Both on the left and right, biotechnology has created really strange bedfellows. On the left, the pro-environment people are anti-biotech, so that part of the left doesn't support it. Conservatives have an even bigger problem, because there's always been such an alliance between social conservative and free-market libertarians, who are pro-industry and pro-technology. On this issue they can't paper over their differences.

What neither side seems to want to talk about, amid all the debate about the fate of embryos, is that fertility clinics are very actively creating and disposing of embryos.
Virtually every other country besides the United States regulates their IVF industry. The British, who permit research cloning and stem cell research, have fairly strict regulations for their IVF industry. They all have to be licensed and there are all sorts of rules about what they can and can't do.

Part of it is that the FDA statute doesn't permit it to regulate process. It can regulate drugs and medical products, but processes fall out of its sphere. IVF is going to be the launching pad for genetic testing, for genetic discrimination and pre-implantation genetic diagnosis and, if and when the times comes, for germ line engineering. So there is good reason to set up a broader regulatory framework.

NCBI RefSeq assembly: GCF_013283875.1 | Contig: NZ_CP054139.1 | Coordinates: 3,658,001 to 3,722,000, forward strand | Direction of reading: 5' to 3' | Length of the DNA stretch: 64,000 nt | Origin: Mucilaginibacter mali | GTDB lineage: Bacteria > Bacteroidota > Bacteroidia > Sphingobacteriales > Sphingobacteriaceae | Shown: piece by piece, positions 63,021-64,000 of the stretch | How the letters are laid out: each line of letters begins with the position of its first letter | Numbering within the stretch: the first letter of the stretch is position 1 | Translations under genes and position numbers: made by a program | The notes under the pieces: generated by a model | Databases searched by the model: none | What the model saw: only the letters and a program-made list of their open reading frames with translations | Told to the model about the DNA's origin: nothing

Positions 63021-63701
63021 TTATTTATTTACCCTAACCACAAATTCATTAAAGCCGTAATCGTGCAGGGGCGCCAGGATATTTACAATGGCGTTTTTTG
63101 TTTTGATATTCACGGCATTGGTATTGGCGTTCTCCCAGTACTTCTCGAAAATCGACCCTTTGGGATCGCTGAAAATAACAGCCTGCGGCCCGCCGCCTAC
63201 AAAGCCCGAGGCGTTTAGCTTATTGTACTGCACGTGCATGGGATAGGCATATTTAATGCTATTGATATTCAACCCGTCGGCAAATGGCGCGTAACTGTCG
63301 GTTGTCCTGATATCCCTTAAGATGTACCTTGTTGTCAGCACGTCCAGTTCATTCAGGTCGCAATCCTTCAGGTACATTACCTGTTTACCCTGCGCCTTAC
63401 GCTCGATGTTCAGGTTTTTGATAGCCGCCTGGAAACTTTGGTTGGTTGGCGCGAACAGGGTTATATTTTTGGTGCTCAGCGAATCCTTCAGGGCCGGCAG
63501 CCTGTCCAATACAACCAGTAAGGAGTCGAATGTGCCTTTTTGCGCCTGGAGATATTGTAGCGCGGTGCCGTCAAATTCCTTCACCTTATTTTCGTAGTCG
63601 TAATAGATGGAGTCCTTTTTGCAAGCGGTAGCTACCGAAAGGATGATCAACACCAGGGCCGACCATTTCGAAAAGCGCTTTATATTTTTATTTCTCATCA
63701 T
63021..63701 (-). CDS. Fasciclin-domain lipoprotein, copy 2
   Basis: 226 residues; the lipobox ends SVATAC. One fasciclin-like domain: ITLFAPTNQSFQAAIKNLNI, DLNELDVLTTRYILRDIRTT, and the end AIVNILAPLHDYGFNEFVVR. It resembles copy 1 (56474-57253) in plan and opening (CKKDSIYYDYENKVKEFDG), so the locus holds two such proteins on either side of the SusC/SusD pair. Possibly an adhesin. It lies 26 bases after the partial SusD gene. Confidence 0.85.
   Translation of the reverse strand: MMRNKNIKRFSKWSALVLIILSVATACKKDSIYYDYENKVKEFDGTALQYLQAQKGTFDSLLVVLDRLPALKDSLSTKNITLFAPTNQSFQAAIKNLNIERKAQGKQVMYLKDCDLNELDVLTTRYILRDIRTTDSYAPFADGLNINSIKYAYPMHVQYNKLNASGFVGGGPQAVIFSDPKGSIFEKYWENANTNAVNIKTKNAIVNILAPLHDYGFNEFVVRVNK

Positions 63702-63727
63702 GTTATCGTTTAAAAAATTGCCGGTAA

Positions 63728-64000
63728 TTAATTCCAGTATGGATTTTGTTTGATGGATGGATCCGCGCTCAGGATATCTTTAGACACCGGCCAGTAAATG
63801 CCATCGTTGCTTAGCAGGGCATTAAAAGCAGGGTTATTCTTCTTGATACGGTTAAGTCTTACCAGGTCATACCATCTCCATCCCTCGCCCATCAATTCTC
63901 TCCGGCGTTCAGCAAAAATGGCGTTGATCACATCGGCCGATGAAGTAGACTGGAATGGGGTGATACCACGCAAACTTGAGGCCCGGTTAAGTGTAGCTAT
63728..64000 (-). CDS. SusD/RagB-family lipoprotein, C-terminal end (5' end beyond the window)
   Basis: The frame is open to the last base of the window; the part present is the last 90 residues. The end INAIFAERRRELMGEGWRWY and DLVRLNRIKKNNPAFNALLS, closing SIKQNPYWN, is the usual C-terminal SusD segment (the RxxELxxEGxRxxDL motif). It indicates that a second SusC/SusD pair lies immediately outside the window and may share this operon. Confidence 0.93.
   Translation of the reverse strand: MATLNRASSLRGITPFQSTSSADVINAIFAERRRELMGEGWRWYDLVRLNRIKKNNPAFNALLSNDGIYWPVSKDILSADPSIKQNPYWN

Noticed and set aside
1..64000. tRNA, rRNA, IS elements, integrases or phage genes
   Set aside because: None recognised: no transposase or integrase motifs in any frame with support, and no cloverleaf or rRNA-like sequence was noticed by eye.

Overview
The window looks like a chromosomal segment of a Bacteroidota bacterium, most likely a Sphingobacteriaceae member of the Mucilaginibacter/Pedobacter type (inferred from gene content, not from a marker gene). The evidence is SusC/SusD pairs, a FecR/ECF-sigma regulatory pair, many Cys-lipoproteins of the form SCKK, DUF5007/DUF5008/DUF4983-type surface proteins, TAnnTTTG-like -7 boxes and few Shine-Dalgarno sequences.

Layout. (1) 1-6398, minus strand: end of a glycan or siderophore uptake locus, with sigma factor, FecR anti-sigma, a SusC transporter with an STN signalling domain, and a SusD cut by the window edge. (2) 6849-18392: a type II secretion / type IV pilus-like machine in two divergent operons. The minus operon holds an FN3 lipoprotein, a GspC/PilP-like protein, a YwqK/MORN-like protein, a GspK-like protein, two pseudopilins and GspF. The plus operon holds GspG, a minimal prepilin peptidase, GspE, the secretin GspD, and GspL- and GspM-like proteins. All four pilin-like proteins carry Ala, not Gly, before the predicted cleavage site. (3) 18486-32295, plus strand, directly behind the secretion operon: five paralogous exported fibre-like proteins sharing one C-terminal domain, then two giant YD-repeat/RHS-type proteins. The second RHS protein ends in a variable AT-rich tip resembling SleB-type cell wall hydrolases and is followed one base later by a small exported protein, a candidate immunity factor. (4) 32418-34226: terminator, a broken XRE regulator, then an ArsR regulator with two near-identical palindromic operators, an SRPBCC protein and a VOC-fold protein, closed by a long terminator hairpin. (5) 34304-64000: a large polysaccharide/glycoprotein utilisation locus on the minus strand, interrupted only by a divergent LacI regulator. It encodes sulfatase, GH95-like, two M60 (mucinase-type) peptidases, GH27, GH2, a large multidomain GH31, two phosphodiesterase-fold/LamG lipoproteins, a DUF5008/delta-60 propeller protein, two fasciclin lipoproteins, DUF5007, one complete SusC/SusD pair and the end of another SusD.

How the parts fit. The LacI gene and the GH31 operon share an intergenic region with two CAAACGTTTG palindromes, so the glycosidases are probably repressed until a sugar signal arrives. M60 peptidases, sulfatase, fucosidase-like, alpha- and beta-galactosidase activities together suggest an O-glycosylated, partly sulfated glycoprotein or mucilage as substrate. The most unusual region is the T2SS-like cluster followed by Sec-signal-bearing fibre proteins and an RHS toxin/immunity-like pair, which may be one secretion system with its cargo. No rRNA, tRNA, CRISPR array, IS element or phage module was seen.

But there are a lot of problems. Pro-choice people are going to think this is pro-life people trying to take away an existing freedom. Pro-life people aren't going to like a lot of the specific regulations--like the British law that regulates the destruction of all embryos after 14 days. So politically it's going to be very difficult if not impossible.

Do you think science will eventually outrun these ethical questions?
If you look at the history, technology always outruns regulation, then regulation catches up. They said about information technology that it's borderless and so on, and that turns out to be nonsense. It just takes a while for the political community to educate itself and debate what's going on.

Unfortunately in the history of regulation, most of it has followed on some biggest disaster. It took Thalidomide and other disasters to create the FDA and the current system of oversight. So a combination of the public and legislators catching up with the technology, usually stimulated by some real problem is what's required. It's not a very optimistic scenario, but technology doesn't always stay ahead of regulation.